For anyone to insist that only the Oil be shared, but not even mention these other resources and or place such resources on the table for sharing also, is to exhibit either ignorance or gross insensitivity, or, most likely, the usual Nigerian mentality of grabbing anything for themselves that belongs to the East, acting out the present policy which treats the Easterners as non-existent and without rights of ownership in Nigeria. This is not going to work, nor is it going to be the basis of negotiations.


The negotiating points regarding natural resources are more meaningful and equitable if and when they deal with commensurate exchange of resources. between the different nations. Concepts such as discounted Electric Utility rates in exchange for discounted Petrol prices in exchange for discounted food price in exchange for discounted duties and use of Ports—concepts such as these are the matter and meat of equitable negotiations.


The other category is the retirement of Nigeria’s foreign indebtedness using natural resources: how is that to be parsed out among the nations, with equity and fairness?  Hopefully, the issue would then be raised about the individuals and parties who have stashed away huge sums of looted monies and property stolen from the coffers of erstwhile Nigeria, with the goal of recovering the loot  and or holding them accountable for the debt.


Responsibility for payment of pension indebtedness, labor sector stability during the transition, personal and property security, and a few other matters are all subjects for equitable negotiations.




Equal representation at SNC can never be accomplished by sending delegates voted in by their communities (the equivalent of local government areas [LGA]). When do we finally learn from history and experience? Neither “voting” nor “delegation” works in one-Nigeria. Just look at the National Assembly vis-à-vis the Executive today! Besides, breaking down nations and ethnicities into LGA’s created by so-called Nigeria Federal Government for reasons of Nigeria’s brand of, and practice of, politics can only replicate the same problems that have destroyed Nigeria, which SNC is set to correct.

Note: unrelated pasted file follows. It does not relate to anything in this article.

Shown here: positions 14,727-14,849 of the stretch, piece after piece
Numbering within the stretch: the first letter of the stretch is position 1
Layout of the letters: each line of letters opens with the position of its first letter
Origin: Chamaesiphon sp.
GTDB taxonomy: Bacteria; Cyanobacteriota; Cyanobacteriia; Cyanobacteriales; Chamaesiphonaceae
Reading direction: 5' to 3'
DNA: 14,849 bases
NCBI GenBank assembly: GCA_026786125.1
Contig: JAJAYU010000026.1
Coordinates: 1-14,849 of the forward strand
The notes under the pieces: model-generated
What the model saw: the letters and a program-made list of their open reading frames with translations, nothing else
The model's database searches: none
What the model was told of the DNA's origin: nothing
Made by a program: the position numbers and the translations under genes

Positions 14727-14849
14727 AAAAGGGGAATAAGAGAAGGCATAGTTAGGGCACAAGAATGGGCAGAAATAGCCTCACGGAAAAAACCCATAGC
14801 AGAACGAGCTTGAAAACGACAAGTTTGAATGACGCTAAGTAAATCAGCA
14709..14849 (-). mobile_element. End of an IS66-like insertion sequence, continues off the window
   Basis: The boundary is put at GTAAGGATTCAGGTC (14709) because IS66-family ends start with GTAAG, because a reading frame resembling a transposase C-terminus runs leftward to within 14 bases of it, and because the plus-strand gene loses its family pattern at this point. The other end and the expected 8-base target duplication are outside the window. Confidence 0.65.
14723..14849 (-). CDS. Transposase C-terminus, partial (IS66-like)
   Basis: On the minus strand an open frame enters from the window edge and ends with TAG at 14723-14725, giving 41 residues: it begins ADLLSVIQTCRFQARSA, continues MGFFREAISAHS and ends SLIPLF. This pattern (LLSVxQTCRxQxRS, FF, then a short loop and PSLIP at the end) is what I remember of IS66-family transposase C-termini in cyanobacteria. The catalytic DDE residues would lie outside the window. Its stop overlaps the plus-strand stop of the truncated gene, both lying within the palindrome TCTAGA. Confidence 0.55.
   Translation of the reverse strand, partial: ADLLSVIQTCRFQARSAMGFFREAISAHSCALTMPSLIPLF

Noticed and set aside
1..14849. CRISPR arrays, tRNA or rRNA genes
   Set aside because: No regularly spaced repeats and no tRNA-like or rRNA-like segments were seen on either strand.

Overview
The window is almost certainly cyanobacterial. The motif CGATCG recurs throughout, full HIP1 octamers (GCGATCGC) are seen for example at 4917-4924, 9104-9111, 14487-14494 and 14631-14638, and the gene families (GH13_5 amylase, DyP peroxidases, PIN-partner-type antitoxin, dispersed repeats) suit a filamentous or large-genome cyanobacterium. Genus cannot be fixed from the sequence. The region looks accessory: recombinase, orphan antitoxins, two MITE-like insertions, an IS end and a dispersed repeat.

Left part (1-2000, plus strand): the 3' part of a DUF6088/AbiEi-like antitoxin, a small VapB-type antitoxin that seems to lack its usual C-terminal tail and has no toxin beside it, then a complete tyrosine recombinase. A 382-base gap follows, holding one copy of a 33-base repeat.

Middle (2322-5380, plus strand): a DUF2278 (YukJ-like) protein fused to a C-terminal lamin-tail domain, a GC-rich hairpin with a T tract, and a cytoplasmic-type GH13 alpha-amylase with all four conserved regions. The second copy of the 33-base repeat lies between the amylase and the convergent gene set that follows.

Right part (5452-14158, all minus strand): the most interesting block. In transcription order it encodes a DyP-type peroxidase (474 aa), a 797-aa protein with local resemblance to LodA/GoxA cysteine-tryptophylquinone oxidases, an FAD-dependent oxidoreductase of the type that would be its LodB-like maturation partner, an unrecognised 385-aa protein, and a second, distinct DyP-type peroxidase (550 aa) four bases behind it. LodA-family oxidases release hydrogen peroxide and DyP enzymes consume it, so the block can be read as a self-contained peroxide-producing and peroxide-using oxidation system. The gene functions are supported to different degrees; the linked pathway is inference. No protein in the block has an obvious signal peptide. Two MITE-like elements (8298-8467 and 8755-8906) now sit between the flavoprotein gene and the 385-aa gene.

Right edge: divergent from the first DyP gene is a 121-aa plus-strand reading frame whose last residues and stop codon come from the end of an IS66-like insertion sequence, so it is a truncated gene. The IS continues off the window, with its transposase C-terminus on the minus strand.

Equal and meaningful representation is achieved by having each nation send in its own National Representatives, in equal numbers, and these reps must be strong nationalists who are interested in what’s best for each his or her own nation. And, they must also possess good negotiating skills. Inter-national multilateral issues such as labor can also have independent representation. Having at a minimum two imperatives at SNC will be necessary: each nation’s independence and sovereignty is preserved and uncontested; and non-violent mechanism is the method of choice.




1) Preservation and ratification of the Sovereignty and Independence of each nation (such as Biafra, Odua, Arewa, etc)

2) No violence

3) Equal representation (representation from each individual Nation)

4) Equitable solutions


Beyond the imperatives, everything else should be on the negotiating table.


It is counterintuitive to recognize that the best outcome for SNC will result from each nation, on an equal footing, seeking what is in its own national best interest. A little more thinking should reveal the solid advantage and justify this method of representation as the only effective way.. On the other hand, it is counter-knowledge and counter-experience to fail to understand that individual community delegation strategy is the worst suited for SNC.


To be continued...


Oguchi Nkwocha, MD

Nwa Biafra

A Biafran Citizen